Typically, in Baltimore, in my Father’s and Uncle Fred’s time, they told me, that some handful of bachelors would live over the bar and that food such as pickled sausage, onion, and eggs and even iced oysters would be freely available on the bar top and the patrons would put money in a dish for their food. When they were children they would go to the corner bar—a remnant urban tavern and information exchange center—and get a pitcher of beer filled for their parents. Children being threatened, for instance, would not be tolerated. As the inn and tavern give way to the package good bar, sports bar and bread and breakfast, all remnants of community and of masculine responsibility for the welfare of the owner, staff and patrons, have been intentionally scrubbed from the setting. Part of this is absentee ownership, insurer demands, police presence, and disintegration of the surrounding community. But much of this is due to the courting of the aspirational class dollar in order to keep ahead of the rent.
Gilgamesh, while on is quest, sought the aid of a woman who kept a tavern and brewed beer. Below is an extract from my adaptation of Gilgamesh:
‘Beneath the Garden of the Gods, where the Great Deep crashed its waves, the Breweress sat, her face veiled, her golden pot-stand and brew-vat by her side.
‘A man of godlike proportions, worn from long trekking, haggard with sorrow, dark with anguish, approached her.
‘The Breweress thought, ―How direct, how desperate he is—he comes for me, a murderer by his look!
‘She darted like a mouse into her tavern, barred the door, and hurried to the rooftop.
‘He stood glowering in wrath before the door. Hearing the woman upon the roof he looked up and saw her peering down at him.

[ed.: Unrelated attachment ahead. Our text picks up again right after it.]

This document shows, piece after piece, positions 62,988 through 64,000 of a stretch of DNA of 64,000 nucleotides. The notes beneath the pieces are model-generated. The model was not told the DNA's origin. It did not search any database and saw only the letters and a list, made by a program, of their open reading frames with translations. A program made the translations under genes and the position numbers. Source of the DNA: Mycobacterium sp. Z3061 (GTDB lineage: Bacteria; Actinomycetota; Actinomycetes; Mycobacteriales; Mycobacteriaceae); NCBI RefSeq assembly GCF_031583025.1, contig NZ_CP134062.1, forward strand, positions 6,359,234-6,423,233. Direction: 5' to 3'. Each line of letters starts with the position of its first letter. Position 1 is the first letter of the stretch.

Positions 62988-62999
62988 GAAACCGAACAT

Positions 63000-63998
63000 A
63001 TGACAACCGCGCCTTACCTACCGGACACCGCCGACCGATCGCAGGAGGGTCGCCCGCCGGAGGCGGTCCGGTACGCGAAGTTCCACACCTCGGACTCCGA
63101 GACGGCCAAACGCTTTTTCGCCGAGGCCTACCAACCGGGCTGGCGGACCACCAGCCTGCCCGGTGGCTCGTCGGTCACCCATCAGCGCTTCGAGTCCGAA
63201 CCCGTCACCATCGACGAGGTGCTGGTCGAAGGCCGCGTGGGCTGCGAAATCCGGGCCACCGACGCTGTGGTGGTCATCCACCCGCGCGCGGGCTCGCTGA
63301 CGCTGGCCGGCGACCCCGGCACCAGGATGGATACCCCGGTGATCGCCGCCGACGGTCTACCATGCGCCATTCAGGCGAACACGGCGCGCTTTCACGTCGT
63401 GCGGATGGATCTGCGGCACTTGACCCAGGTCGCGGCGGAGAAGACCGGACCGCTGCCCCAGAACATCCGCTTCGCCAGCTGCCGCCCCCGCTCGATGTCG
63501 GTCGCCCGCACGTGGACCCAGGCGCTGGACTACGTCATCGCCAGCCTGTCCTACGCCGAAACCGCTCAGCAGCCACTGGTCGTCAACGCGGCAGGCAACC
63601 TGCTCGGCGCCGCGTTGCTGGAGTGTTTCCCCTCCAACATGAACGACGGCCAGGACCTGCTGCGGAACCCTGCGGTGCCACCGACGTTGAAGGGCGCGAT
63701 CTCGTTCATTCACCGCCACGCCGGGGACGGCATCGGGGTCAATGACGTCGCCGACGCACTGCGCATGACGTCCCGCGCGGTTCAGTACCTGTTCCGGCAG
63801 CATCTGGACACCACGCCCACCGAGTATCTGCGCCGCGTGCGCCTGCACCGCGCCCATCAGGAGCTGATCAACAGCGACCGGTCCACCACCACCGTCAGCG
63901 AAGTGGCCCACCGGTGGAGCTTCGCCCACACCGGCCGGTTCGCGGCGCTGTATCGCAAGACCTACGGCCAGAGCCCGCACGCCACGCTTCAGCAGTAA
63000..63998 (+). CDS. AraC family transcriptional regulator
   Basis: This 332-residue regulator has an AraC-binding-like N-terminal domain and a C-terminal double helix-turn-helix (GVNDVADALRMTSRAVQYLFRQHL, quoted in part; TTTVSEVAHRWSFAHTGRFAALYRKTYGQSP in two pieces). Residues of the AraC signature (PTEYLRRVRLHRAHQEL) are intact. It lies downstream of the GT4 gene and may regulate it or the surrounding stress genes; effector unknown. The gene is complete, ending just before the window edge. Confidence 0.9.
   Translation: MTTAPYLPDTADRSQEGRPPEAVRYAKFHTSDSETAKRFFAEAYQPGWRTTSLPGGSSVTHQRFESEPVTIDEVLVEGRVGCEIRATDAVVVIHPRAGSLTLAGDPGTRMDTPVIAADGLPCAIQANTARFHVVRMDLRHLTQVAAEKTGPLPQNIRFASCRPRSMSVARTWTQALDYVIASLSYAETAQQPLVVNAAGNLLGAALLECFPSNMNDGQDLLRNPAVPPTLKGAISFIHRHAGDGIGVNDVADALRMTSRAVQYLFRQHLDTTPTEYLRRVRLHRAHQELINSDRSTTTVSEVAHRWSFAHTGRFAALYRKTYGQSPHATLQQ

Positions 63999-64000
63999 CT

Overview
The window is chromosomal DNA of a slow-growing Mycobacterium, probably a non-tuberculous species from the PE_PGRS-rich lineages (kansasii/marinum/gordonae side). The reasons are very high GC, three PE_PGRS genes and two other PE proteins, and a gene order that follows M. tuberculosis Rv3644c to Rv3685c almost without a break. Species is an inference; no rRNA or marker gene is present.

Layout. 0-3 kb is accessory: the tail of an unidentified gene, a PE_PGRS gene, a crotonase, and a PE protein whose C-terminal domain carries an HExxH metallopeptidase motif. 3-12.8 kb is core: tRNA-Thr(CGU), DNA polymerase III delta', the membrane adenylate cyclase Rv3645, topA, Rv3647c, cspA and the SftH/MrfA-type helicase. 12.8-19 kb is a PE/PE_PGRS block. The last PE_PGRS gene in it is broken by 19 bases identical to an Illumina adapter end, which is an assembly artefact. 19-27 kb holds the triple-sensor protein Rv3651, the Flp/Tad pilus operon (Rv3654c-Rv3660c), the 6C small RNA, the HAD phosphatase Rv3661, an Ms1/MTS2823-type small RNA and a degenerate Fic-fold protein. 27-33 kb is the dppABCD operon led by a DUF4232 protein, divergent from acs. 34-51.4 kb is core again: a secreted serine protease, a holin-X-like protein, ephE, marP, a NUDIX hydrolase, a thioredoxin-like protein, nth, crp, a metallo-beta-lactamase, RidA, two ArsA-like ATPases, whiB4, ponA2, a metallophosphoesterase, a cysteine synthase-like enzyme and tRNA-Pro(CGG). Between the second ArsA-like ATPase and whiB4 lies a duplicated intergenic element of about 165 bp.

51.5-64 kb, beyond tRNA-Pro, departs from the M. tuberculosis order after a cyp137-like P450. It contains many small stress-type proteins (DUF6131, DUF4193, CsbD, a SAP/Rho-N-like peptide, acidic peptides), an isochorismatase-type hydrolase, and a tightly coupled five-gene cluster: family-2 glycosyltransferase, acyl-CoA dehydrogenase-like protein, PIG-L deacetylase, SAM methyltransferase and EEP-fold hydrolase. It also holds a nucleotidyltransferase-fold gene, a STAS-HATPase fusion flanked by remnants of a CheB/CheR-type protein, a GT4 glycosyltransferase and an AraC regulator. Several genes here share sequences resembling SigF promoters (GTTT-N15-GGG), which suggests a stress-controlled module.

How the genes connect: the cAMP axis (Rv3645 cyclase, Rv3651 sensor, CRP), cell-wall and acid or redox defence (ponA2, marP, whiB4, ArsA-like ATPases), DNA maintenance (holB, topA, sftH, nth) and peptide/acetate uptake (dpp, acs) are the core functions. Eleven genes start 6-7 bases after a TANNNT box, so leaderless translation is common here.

‘His shout was like a lion‘s roar, ―Why have you barred your door? I shall enter, shall batter down your door unless you show some hospitality!
‘The Breweress answered, ―You look the Wildman—why should I not bar my door and take to the roof? Tell me your name and declare your destination…’
So one sees an ancient depiction of an inn as fortified with a bar and rooftop sanctuary.
In fiction, Melville sketches a classic inn/boarding house of early modern type with the Spouter Inn, where Ishmael ends up sharing a bed with the cannibal warrior Quequeeg.
In the late 1780s George Washington infamously raised an army by raiding such places, along with whore houses, and conscripting the temporary residents into Saint Claire’s doomed army.
The type of people who go to a bar for $7-10 microbrews and gourmet food, would rarely protect anyone from the rampaging Nightly Class, including themselves.
One good outcome of the current troubles could be the destruction of upper middleclass income and the extinction of bread and breakfast elite dining, which might open a niche here and there for a real extended stay, orphan family inn, like The Bar on the corner of Northpoint and Wise on the Baltimore County waterfront. Until we shed a lot more of this vast wealth and ease, being positively human is going to remain a rare public behavior in this post-human nation. Bars and inns are a holdover from an earlier human age and the System of Control has the correct instinct to close them, for they are dens for the feral folks who escape System domestication.
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SeanSep 2, 2020

And this reminds me of the time I picked you up at that bar in town and the looks I got when I walked in. The hostel I'm suspicious look showed me that there's still some semblance of that remaining. At the time my clothing didnt help either haha.
responds:Sep 2, 2020

I think they thought you came into arrest me.

being a runt, if I tried to pass you off as my son I would have had to tell the tale of dating a WNBA star from Russia...